UDP client needs bind() ??

This is a discussion on UDP client needs bind() ?? within the Networking/Device Communication forums, part of the General Programming Boards category; I've never really gave UDP sockets much thought by some once told me that UDP client needs to be bind()ed ...

  1. #1
    * Death to Visual Basic * Devil Panther's Avatar
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    UDP client needs bind() ??

    I've never really gave UDP sockets much thought by some once told me that UDP client needs to be bind()ed to a port before the application will be able to send a datagram packet, is it true, or could it be some weird windows implementation bug, since the MSDN says nothing like that about UDP clients...


    Thank you.
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  2. #2
    Yes, my avatar is stolen anonytmouse's Avatar
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    No, you don't need to bind a socket before using sendto. If the socket is not already bound, sendto will perform an implicit bind (for TCP sockets this implicit bind is done on connect). It is generally recommended to let Windows do an implicit bind if one doesn't need a specific local port. This avoids the issue of conflicts with other programs. An explicit bind will also activate the Windows firewall.
    Last edited by anonytmouse; 11-08-2005 at 04:06 PM.

  3. #3
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    Quote Originally Posted by anonytmouse
    An explicit bind will also activate the Windows firewall.
    You mean when I use bind() it activates the windows FW? why? is there a way to avoid it?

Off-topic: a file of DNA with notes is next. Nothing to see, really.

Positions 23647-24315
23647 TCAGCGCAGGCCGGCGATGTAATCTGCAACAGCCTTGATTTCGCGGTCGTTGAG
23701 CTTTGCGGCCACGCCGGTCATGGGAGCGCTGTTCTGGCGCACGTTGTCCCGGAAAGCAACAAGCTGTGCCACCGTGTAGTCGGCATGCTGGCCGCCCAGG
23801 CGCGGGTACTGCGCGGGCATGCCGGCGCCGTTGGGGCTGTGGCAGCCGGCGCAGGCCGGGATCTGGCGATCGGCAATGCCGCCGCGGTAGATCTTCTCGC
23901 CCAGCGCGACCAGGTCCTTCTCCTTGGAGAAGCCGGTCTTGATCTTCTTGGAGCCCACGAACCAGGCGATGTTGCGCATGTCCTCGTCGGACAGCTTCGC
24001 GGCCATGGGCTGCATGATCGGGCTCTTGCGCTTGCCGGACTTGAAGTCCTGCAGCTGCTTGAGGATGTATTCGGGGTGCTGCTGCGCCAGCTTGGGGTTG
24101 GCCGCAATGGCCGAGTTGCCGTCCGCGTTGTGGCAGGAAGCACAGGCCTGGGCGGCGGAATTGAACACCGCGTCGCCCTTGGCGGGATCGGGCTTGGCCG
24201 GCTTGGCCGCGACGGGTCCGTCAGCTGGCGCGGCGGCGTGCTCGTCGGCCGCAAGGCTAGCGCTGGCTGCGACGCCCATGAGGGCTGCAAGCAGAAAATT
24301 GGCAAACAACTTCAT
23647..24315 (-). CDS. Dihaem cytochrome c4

"I don't suffer from insanity but enjoy every minute of it" - Edgar Allen Poe

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    why?
    Because it's the firewall's job to block traffic. If a program explicitly binds to a specific port, then it is essentially acting as a server on that port, and thus it introduces a security risk.

    is there a way to avoid it?
    The only way to avoid it (short of disabling the firewall) is to only bind implicitly. That is, don't call the bind() function, and let Windows handle it for you.
    Last edited by bithub; 11-11-2005 at 08:38 PM.

  5. #5
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    ... (short of disabling the firewall) ...
    Oh, sorry miss understood the "activate FW"
    I thought that Windows is capable of starting the FW even after it was disabled.
    "I don't suffer from insanity but enjoy every minute of it" - Edgar Allen Poe

    http://www.Bloodware.net - Developing free software for the community.

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